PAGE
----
Embrace risk, build resilience

In an era of disruption, Disney CEO Bob Iger led one of the world’s most beloved brands to unprecedented success with the acquisitions of Pixar, Marvel, and Lucasfilm. Now, through case studies and lessons from 45 years in media, Bob teaches you how to evolve your business and career. Learn Bob’s strategies for expanding a brand, leading with integrity, and making big moves—from risk management to the art of negotiation.



Reviews

4.7
Students give MasterClass an average rating of 4.7 out of 5 stars.

Retired .com CEO and presently instructing Social Entrepreneurship curriculum.

he is the best leader i ever heard. his creativity and enthusiasm impacted me alot.

The planning process and vision development elements were very interesting.

This was amazing! Bob spoke very clear throughout the duration of this class and was very informative. His knowledge and experience is priceless. I'm motivated to apply a lot of these principles to my business and I'm excited about the future of my company.


Comments

Riley L.

I am currently using this lesson in my business meetings with my leadership team and I think it hits all the right points! I was glad that he made the point of doing your homework on the risk before jumping into something without understanding the potential consequences.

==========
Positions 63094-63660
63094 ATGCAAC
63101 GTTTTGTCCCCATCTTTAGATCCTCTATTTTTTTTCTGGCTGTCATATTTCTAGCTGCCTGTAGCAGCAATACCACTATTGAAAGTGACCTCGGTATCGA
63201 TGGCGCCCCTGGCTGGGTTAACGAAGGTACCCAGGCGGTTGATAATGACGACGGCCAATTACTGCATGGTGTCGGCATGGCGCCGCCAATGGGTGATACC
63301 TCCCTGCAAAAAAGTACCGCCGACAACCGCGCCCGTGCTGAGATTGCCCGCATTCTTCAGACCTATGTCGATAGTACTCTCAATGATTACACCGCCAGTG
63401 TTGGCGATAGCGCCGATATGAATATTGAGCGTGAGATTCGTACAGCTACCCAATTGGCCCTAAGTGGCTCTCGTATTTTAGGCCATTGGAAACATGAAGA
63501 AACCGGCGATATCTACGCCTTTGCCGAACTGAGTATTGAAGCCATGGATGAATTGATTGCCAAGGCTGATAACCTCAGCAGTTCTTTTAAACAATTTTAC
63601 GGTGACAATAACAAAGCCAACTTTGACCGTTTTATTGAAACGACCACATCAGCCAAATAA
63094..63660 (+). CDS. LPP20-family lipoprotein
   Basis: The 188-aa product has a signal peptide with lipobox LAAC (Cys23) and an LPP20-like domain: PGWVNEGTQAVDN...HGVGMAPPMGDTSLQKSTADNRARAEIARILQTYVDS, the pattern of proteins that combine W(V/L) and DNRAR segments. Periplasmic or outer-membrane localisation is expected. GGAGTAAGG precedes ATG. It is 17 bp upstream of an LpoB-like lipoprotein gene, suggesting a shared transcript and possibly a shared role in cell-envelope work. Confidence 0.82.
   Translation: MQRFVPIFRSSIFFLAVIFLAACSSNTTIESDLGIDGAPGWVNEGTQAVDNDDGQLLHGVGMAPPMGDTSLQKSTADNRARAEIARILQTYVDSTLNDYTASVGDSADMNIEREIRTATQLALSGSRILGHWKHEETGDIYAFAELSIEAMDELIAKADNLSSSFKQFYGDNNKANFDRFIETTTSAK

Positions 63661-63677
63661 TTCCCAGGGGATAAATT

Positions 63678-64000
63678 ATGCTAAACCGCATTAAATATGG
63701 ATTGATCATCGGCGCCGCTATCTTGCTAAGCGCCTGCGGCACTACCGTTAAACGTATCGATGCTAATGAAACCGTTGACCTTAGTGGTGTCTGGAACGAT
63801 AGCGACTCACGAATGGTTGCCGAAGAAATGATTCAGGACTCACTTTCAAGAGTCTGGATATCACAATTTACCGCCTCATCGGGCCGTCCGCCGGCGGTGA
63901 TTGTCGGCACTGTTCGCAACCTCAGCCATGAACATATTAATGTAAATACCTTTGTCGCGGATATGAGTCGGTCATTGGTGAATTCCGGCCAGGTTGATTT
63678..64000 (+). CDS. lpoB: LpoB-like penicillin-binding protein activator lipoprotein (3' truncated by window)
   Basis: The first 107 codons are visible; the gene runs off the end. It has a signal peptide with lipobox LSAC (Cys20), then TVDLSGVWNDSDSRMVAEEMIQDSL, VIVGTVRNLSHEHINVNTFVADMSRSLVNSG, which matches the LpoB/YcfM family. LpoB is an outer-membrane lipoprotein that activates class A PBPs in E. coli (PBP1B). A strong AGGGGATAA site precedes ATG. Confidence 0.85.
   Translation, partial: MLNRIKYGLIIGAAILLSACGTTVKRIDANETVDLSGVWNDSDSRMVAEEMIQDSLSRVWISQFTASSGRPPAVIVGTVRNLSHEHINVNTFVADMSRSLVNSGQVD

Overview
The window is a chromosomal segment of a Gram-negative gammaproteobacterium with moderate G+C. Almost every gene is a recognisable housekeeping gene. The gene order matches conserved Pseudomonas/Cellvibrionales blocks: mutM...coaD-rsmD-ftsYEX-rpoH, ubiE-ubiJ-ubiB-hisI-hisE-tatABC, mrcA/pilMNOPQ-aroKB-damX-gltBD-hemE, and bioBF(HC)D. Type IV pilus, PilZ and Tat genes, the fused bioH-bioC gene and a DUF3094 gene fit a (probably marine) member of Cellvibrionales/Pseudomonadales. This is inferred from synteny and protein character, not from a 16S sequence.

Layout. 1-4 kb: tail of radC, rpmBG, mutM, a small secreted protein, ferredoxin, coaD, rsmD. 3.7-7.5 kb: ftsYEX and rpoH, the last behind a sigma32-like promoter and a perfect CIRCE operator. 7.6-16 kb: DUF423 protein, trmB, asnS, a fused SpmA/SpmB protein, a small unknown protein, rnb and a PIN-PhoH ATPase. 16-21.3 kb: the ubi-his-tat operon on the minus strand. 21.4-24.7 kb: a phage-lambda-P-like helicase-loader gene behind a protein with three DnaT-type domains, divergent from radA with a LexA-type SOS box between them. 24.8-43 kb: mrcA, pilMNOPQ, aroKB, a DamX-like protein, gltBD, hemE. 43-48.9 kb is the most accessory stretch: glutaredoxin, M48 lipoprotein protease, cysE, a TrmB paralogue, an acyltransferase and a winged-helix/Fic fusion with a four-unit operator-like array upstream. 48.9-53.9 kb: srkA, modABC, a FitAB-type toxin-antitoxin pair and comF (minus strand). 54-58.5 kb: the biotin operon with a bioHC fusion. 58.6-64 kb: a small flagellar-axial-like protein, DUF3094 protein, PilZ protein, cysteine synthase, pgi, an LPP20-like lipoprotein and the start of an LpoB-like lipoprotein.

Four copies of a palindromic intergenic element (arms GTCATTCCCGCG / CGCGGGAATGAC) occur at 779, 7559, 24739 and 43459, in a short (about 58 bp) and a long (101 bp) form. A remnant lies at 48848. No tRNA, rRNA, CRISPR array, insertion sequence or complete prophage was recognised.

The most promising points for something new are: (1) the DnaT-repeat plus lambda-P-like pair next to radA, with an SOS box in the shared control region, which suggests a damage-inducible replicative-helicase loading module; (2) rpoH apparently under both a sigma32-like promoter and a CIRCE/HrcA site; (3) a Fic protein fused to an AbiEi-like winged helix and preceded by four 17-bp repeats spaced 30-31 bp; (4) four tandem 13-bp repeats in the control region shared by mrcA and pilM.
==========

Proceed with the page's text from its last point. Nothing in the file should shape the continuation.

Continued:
A fellow student

Brilliant insight and counter intuitive thinking. How one shouldn't withdraw or get conservative after you had a failure. As it breeds more failure. Best thing is to talk it up that you tried something big that didn't work, coming out noting it but getting back up and trying again.

Marcus M.

Have to take risks. I would love to see a Law & Order:SVU episode that was a musical (similar to "Cop Rock"). I also wonder how many of these failures were just ahead of their time (like so many shows that were cancelled after 1 season but had great potential)? How would that "Cop Rock" idea fly now? I think it might actually be interesting.... Failure = Lessons learned

Your Pal, E.

Wow... there's even a song called "Baby Merchant." Go big or go home y'all :)

Your Pal, E.

Never saw the show, but based on this scene, one could surmise that Steven Bochco didn't take a big enough risk. He's showing us a reimagined iteration of *the* most iconic scene of his entire career. Perhaps if he'd created a brand new world in which singing cops were plausible, the show would've been more successful. Also, you can see how Bochco's risk might have informed Jonathan Larson's creation of Roger in "Rent." The character has a remarkably similar vocal style.

Marilyn O.

Tony Robbins says less than 2% of the population are risk takers. Being in that 2% puts one in a position to act when opportunity meets preparation.

James B.

Right bring up the Cop Rock failure from decades ago and use it only to make yourself look good by talking about creating NYPD Blue a few years later. Don't talk about John Carter, Tomorrowland or Wrinkle In Time from literally a few years ago. As to continuing to take risks after failure, you followed up those serious failures with retreating to Disney not producing any original tentpoles and only making live action remakes from their animated library. If you're going to talk about failure, then talk about it honestly. It's a more valuable lesson to students like myself.